This sounds quite like the Honest Broker role, identified by Roger Pielke Jr. in his book with the same title. In the following section Betz argues that the IPCC follows such a model and that - while still not perfect and not always applied - this is on the right path:
It is universally acknowledged that the detailed consequences of anthropogenic climate change are difficult to predict. Centurial forecasts of regional temperature anomalies or changes in precipitation patterns, let alone their ensuing ecologic or societal consequences, are highly uncertain. So, no wonder that climate scientists, in particular those involved in climate policy advice, have reflected extensively on how to deal with these uncertainties. A recent special issue of Climatic Change is further evidence of the attention climate science pays to uncertainty explication and communication. Some of the special issue’s discussion is devoted to the IPCC Guidance Note on Consistent Treatment of Uncertainties (Mastrandrea et al. 2010 ). The current Guidance Note , which is used to compile the Fifth Assessment Report (5AR), is a slightly modified version of the Guidance Note for the 4AR. The Guidance Note may serve as an excellent example for how the very statements and results scientists articulate and communicate are modified and chosen in the light of prevailing uncertainties.

Based on Mastrandrea, Betz constructs the following typology:

A) A variable is ambiguous, or the processes determining it are poorly known
or not amenable to measurement.

B) The sign of a variable can be identified but the magnitude is poorly known.

C) An order of magnitude can be given for a variable.

D) A range can be given for a variable, based on quantitative analysis or expert judgment.

E) A likelihood or probability can be determined for a variable, for the occurrence of an event, or for a range of outcomes (e.g., based on multiple observations, model ensemble runs, or expert judgment).

F) A probability distribution or a set of distributions can be determined for the variable either through statistical analysis or through use of a formal quantitative survey of expert views.

Again, Betz comments as follows:

From state A) to state F), the scientific understanding gradually increases, and the statements scientists can justifiably and reliably make become ever more informative and precise. If, as is the case in state A), current understanding is very poor, scientists might simply report that very fact, rather than dealing with significant inductive risks when inferring some far-reaching hypothesis (as the methodological critique has it). Importantly, the statement that a process is poorly understood, that the evidence is low and that the agreement amongst experts is limited—such a statement itself does not involve any practically significant and policy-relevant uncertainties (contra premiss P2’). The Guidance Note thus provides a blueprint for making uncertainties fully explicit and avoiding substantial inductive risks.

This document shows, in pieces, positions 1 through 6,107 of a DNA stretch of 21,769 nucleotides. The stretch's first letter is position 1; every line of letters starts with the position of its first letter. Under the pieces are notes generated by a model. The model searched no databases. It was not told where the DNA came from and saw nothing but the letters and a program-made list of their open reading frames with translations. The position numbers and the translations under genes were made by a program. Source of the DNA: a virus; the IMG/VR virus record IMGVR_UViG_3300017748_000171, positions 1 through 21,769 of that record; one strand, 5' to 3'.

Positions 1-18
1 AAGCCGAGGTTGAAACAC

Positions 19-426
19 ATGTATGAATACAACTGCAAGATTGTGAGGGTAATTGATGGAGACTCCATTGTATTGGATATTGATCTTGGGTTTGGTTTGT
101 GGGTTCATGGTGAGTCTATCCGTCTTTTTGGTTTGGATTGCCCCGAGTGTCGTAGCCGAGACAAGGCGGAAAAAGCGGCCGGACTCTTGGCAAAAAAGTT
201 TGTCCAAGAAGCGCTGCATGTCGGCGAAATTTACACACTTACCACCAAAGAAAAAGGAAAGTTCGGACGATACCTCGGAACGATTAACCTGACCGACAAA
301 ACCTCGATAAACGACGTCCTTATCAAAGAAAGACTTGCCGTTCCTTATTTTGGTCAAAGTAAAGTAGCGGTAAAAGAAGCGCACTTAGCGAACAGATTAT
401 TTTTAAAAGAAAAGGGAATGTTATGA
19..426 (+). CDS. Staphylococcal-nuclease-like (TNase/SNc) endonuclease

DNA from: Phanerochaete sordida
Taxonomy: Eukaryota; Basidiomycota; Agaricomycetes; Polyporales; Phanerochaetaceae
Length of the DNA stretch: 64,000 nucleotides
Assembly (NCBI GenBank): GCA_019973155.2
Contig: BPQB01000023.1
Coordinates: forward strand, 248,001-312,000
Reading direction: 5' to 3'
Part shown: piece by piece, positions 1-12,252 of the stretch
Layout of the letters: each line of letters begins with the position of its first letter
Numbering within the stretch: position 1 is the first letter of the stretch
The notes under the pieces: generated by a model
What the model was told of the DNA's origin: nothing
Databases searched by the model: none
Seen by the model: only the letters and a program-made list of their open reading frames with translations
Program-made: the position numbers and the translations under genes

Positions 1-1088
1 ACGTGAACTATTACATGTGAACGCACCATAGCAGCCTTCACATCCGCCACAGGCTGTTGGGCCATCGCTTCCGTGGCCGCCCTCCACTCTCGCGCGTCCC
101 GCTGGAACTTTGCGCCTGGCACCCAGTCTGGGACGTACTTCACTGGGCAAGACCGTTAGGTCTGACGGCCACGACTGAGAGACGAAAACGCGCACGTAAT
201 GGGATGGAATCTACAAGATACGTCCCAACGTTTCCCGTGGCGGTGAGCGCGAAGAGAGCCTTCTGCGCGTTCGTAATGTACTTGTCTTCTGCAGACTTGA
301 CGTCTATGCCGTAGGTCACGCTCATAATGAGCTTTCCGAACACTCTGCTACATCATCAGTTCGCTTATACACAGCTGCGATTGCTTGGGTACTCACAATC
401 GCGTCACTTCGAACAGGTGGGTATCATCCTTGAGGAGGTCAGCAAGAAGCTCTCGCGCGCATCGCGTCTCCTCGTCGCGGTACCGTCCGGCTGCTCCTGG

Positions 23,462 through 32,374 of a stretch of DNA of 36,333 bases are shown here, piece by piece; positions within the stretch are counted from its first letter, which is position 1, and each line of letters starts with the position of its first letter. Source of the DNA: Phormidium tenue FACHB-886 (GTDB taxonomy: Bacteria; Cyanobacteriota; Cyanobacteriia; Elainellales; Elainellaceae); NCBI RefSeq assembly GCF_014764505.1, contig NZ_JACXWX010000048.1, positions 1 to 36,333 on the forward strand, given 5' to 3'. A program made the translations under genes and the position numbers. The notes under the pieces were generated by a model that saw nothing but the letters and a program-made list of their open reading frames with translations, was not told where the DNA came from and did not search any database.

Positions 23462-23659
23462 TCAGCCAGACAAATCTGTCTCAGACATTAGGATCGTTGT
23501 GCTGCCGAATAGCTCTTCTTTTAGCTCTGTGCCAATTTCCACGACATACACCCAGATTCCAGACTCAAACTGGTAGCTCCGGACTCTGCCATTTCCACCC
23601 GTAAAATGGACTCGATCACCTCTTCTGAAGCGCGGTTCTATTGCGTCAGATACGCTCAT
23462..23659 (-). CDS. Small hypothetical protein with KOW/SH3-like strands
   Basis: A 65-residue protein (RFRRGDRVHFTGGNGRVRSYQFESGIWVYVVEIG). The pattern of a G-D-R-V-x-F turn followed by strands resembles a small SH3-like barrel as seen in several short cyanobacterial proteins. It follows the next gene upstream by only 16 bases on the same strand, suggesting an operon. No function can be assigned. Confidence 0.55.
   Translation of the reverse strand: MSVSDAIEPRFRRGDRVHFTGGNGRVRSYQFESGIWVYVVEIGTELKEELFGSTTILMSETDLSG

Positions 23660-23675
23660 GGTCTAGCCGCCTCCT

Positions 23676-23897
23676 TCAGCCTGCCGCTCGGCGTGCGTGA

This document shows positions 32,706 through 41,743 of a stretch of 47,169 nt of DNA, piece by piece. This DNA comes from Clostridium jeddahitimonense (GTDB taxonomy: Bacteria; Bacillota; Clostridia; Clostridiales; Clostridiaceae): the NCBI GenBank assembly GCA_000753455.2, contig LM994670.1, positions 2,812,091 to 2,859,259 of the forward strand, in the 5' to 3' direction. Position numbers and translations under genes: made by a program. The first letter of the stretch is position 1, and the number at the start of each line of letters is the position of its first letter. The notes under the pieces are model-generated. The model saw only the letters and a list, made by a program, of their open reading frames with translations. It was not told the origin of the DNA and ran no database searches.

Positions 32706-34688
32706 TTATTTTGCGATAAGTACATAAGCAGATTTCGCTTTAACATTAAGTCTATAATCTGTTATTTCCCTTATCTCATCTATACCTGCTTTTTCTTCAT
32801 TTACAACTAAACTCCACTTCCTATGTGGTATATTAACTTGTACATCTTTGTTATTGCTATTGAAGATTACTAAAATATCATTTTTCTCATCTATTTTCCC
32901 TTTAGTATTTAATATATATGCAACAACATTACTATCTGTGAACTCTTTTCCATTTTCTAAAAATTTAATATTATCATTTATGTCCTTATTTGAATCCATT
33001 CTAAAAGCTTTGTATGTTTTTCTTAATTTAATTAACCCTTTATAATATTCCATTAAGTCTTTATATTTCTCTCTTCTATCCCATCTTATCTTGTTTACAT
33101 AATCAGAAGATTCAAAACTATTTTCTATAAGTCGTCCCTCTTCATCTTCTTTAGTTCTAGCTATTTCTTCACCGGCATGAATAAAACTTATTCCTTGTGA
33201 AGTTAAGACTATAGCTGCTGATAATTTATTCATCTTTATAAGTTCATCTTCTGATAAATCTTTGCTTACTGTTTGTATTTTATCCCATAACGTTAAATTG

This is not to say that the framework provided by the IPCC is perfect and flawless. In addition, I’m not claiming here that the actual IPCC assessment reports consistently implement the Guidance Note and articulate uncertainties in a flawless way. But even if the guiding framework and the actual practice might be improved upon, the IPCC example nonetheless shows forcefully how scientists can articulate results as a function of the current state of understanding and thereby avoid arbitrary (methodological) choices. This effectively defeats the methodological critique of the value free ideal.

I think this paper re-asserts in a thorough way the Weberian ideal of a value-free science which proceeds by other means than we have seen here on Klimazwiebel. I have defended the ideal on occasions but based on a utilitarian logic ('scientists will lose their credibility if they give up that ideal'). I think Hans von Storch has expressed such a defence with a similar rationale. So in this sense, perhaps we can learn from a philosopher of how to reason about a fundamental value of science, its value neutrality.


wottsupwiththatblog said...

Maybe I can ask a question about why we might want science to be value neutral. Is it because if it's not, then we can't be sure that the science is not being influenced by the scientists's value judgement? On the other hand, is it - as you seem to imply at the end - that if scientists do not appear to be value-free then they lose credibility? The science may well be un-influenced by whatever values a scientist might hold, but the public/policymakers will possibly regard the science as lacking credibility.

Anonymous said...

How should one interpret this blog/article (and your stance on the issue)? Does the blog/article show that we should now value the IPCC as a value-neutral organisation based on value-neutral science? And that this way of looking at it would give it credibility? This would be quite a contrast with the more usual attacks on the IPCC as peddling value-laden science and therefore having only limited value for society and limited credibility.

MikeR said...

I like WUWT's question. In terms of the science being influenced, I think that the best example I know was the wars over "The Bell Curve" in the 1990's. I have no expertise; I have no idea whether The Bell Curve made valuable points or not. I am sure, though, that there is no way for anyone to easily find out, given the furious pressure created on the issues in the book. It was (still is) just impossible for scientists to do their jobs in any reasonable way, with furious people all around who knew what the answer had to be and wouldn't tolerate thought of any other possibility. They might even have had the right answer, but how can one know?

Unknown said...